|by Jim Amidon • November 6, 2008|
The National Association of Wabash Men will induct seven alumni and a long-time football coach into the Wabash College Athletics Hall of Fame. The induction ceremony will take place on Friday, November 14 on the eve of the 115th Monon Bell Classic.
This year's inductees include:
Kent Baker ’93 — Kent Baker was an All-American in cross country, finishing fifth at the 1992 National Championships — the highest individual finish for a Wabash cross country runner — and the team finished sixth that year in Saratoga Springs, NY. He was a four-year letterman in cross country and track. He was a three-time All-Indiana Collegiate Athletic Conference standout in cross country, winning the league championship in his senior year and helping Wabash win three straight GLCA Championships. He also captured outdoor ICAC track titles in the 1,500 (1991) and the 10,000 meters (1993), and led Wabash to back-to-back ICAC Team Championships in 1992 and 1993. He was a national qualifier in indoor and outdoor track and field. He was named MVP in cross country in 1990 and 1992, and was the 1993 track team MVP. He was named Academic All-Conference, was a GTE/CoSIDA Second Team Academic All-American, and won the Pete Vaughan Award. Earned a Ph.D. from Northwestern University.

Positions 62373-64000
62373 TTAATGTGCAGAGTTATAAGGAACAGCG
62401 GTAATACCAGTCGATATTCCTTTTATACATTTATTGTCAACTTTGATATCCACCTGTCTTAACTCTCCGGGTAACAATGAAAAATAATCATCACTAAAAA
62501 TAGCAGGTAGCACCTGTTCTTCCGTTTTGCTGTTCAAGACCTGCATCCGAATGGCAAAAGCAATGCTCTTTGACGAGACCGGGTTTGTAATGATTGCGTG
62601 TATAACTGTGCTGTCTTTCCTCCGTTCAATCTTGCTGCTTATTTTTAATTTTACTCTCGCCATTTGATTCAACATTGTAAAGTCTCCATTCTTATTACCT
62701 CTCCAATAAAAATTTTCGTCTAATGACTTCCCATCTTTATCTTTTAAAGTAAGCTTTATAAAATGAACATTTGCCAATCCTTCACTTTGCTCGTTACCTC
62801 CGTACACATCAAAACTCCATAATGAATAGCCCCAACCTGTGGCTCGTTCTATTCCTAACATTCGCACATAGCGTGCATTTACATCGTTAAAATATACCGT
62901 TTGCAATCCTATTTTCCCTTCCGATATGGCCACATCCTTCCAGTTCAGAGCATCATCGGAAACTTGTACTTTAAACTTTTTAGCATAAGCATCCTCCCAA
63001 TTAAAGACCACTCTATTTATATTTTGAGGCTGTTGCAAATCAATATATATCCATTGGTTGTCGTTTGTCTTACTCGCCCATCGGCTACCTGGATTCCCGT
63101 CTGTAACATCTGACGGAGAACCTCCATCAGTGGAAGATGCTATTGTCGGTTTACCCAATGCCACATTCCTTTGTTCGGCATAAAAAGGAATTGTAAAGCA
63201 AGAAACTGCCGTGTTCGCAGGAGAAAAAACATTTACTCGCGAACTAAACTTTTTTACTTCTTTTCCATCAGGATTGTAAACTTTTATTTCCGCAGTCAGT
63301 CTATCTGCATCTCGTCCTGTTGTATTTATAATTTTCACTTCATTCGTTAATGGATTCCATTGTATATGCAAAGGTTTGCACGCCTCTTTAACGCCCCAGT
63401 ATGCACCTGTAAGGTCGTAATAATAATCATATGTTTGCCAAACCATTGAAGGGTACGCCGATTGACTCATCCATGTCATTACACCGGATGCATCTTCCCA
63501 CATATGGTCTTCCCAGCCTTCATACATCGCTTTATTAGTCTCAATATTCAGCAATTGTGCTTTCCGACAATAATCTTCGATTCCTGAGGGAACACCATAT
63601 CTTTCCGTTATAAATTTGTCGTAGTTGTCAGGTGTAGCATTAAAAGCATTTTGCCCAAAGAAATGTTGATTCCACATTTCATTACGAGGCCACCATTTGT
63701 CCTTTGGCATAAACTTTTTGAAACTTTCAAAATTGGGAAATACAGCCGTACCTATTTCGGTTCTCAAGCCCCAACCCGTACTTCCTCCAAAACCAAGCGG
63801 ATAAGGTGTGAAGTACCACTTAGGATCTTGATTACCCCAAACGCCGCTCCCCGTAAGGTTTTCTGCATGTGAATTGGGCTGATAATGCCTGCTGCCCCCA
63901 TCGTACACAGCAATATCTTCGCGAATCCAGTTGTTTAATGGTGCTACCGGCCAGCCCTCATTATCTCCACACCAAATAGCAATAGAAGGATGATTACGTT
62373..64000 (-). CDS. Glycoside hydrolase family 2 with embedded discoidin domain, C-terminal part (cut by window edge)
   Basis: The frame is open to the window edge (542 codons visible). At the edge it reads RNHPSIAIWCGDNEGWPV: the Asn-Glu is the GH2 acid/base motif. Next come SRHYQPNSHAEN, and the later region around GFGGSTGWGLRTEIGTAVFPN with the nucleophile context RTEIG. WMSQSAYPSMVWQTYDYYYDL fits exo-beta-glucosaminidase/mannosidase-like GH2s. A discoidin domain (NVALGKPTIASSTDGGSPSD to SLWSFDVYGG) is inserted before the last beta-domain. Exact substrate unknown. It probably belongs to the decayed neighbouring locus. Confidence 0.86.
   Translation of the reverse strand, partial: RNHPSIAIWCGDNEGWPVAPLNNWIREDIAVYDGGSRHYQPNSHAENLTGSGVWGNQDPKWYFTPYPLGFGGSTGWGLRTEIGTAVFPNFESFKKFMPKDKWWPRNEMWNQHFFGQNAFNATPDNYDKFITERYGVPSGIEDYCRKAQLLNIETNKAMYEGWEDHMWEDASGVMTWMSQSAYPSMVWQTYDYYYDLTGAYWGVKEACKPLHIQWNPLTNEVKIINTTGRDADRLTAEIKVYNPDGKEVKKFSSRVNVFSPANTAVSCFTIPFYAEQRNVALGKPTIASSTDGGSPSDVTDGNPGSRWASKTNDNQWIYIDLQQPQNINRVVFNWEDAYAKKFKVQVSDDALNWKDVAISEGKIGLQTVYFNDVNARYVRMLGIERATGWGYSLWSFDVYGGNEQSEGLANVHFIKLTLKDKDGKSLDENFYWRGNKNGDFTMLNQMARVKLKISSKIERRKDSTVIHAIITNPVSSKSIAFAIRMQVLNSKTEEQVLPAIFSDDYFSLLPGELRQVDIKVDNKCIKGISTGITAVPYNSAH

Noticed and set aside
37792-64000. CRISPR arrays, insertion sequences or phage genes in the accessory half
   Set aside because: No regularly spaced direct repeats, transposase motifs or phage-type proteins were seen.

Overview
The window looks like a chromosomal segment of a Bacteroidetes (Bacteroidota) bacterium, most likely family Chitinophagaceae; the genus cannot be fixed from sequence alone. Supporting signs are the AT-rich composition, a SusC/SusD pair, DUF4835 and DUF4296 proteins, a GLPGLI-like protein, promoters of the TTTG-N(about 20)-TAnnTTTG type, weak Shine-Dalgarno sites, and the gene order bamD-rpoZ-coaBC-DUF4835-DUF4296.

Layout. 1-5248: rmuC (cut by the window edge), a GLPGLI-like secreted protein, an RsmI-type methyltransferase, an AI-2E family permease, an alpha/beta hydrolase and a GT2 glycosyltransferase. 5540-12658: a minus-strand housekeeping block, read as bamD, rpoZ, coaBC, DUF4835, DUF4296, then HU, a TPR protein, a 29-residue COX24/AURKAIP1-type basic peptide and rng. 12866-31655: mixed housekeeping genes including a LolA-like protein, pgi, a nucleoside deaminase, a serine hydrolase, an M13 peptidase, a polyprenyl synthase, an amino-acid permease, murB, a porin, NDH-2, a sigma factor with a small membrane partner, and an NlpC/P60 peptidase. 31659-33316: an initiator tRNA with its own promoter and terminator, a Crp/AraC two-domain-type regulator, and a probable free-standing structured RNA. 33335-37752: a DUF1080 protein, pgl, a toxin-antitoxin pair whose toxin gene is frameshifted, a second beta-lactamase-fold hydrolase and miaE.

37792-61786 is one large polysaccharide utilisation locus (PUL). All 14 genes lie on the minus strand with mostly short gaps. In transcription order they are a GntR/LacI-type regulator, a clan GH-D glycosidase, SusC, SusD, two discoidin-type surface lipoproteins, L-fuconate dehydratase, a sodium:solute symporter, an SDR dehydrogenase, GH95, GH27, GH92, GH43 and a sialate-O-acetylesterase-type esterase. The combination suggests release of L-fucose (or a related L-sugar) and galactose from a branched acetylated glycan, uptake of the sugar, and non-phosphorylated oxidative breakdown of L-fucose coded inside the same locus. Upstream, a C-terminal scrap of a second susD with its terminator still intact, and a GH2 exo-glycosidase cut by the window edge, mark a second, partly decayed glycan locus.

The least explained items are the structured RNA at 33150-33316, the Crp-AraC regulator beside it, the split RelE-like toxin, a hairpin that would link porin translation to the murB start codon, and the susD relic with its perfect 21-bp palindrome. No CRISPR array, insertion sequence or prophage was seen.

Jim Cumming ’61 — Jim Cumming was a three-year starting center on teams that made the NCAA Tournament all three years (and that included Hall of Famers Charlie Bowerman and Tom Bennett). He led Wabash in rebounding in 1960 and 1961, averaging 11.7 and 11.2 rebounds per game, respectively, in those seasons. The 11.7 average is the fourth best in a season. He ranks ninth all-time with 538 boards in 64 career games. His 23 rebounds vs. Illinois Tech in Chicago on January 19, 1960 is the Wabash single-game record.
Kelley House ’90 — Kelley House is long remembered for blocking a punt in the 1986 Bell game that set up the 17-point, fourth-quarter comeback by the Little Giants, who beat DePauw 24-23. House was a four-year football letterman and three-year starting defensive back. As a baseball player, he was the Indiana Collegiate Athletic Conference Co-Player of the Year in baseball in 1988 when he made the All-ICAC team as first baseman and left handed pitcher. He was also named First Team All-ICAC in 1989 and 1990. As a hitter, House had 124 career hits and drove in 74 runs. He had a career pitching record of 23-12 in 51 appearances with eight career saves in 240.3 innings pitched (third most all-time). He struck out 226 batters, which is the second most ever at Wabash.
Dave Husted ’69 — Dave Husted was a three-year letterman, team captain, and MVP of the wrestling team who posted a 46-4-3 record at heavyweight. He was also a three-year football letterman who earned a professional tryout with the Oakland Raiders. He was the 1969 Pete Vaughan Award winner.